Elon Musk built the biggest, most expensive factory in the world just to keep all of his customers happily supplied.
He now plans to build between 10 and 12 more just like it.
But the real opportunity this presents isn't to the makers... It's to the companies that innovate on the existing product.
With the race for the highest capacity, the shortest charge time, and the longest service life now in full swing, companies making even incremental improvements to the battery will inevitably be at the center of attention — both for their patents and for their shares.
Several weeks ago, I found a company that I believe may have taken this to the next level.
In the Most Competitive Sectors, the Smallest Improvements Matter
I'm not talking about incremental improvements here, but a dramatic, multilevel evolution that will give us a vastly better battery, while at the same time making the production process simpler, more efficient, and less taxing on the environment.
This revolutionary new process dramatically reduces the number of required steps, as compared to current industry standards, taking the production cycle down from as long as a week to less than a day.
The end result: a battery that can last two to three times longer, store more energy over its lifetime, and deliver more power, while reducing operational and raw materials costs, with an overall decrease in production overhead of up to 40%.
This will be an enormous benefit to the entire spectrum of products relying on lithium-ion technology.
Electric vehicles will be able to go farther using smaller, lighter battery packs, while saving money in both production and maintenance.
Consumer electronics will charge faster, run longer between charges, and maintain their function for more charge cycles.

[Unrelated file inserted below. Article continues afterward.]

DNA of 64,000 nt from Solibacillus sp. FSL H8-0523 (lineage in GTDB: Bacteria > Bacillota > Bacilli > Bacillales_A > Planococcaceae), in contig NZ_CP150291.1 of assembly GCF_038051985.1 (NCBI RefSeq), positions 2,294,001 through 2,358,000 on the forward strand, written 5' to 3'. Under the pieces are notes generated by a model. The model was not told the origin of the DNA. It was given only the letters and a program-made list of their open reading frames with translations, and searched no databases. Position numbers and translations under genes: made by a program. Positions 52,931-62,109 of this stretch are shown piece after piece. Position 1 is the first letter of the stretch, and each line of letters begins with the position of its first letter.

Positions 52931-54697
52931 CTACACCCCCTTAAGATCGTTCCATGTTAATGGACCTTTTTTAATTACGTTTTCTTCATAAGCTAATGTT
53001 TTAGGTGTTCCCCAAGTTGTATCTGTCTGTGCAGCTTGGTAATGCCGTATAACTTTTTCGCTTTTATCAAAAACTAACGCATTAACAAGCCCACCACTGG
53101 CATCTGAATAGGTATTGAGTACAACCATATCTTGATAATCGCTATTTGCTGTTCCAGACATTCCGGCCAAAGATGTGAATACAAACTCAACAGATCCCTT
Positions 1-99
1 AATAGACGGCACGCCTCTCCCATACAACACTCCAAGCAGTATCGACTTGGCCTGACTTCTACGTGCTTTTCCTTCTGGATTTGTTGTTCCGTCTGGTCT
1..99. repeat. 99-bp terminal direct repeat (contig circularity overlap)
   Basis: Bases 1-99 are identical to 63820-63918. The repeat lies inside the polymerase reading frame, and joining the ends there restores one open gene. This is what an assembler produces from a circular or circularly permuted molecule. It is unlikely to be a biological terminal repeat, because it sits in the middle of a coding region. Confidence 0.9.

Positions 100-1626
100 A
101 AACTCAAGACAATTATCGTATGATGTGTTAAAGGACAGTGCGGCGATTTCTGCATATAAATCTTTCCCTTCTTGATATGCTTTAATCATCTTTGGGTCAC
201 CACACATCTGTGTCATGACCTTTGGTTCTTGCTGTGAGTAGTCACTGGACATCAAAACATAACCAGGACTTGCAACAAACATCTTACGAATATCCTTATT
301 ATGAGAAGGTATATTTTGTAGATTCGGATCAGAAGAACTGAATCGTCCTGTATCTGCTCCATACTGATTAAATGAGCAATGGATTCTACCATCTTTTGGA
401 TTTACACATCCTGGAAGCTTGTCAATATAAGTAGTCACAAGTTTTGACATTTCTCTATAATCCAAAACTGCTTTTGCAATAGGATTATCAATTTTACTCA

The same goes for distributed energy storage systems like the Powerwall, as well as for larger industrial power storage arrays.
The limit of the applications is defined only by the limit of devices and machines that rely on lithium batteries — a list that expands every year.
Tesla Just Paid a Battery Maker $218 Million to Do its Homework
Earlier this month, Tesla Motors took steps to acquire California-based battery maker Maxwell for 56% above market value.
You'd think this would make shareholders happy, but guess what? They decided to file a lawsuit to block the acquisition.
Why? Because even with that 56% markup, they think their company is worth far more than Tesla is offering.
That's how competitive the market is right now.
The company I've been talking about has more than 40 patents at various stages of issue, funding from the Canadian government, and collaborative product development deals with a major French multinational, as well as a Chinese cathode producer.
In a climate where the big brand names are scooping up smaller companies with innovative new products, this hits all the desired check marks.
That's good news for current shareholders because this company's market capitalization, despite all its achievements, is still under $100 million.
This will not last for long, however.
The intellectual property rights alone are arguably worth far more than the current share price implies. Add to that the joint development agreements to push the innovations into the market faster, and we could be looking at order of magnitude growth inside of a few years.
So never mind the flash-in-the-pan investment craze of this year. In all honesty, whatever that craze is, if you're not bought up yet, you're already probably too late.
A much bigger, more substantial industrial movement is underway, and it's only getting warmed up.
There's a lot more to say about this company, so I decided to assemble all the relevant data into a single report.
Fortune favors the bold,
Coming to us from an already impressive career as an independent trader and private investor, Alex's specialty is in the often misunderstood but highly profitable development-stage microcap sector. Focusing on young, aggressive, innovative biotech and technology firms from the U.S. and Canada, Alex has built a track record most Wall Street hedge funders would envy. Alex contributes his thoughts and insights regularly to Wealth Daily. To learn more about Alex, click here.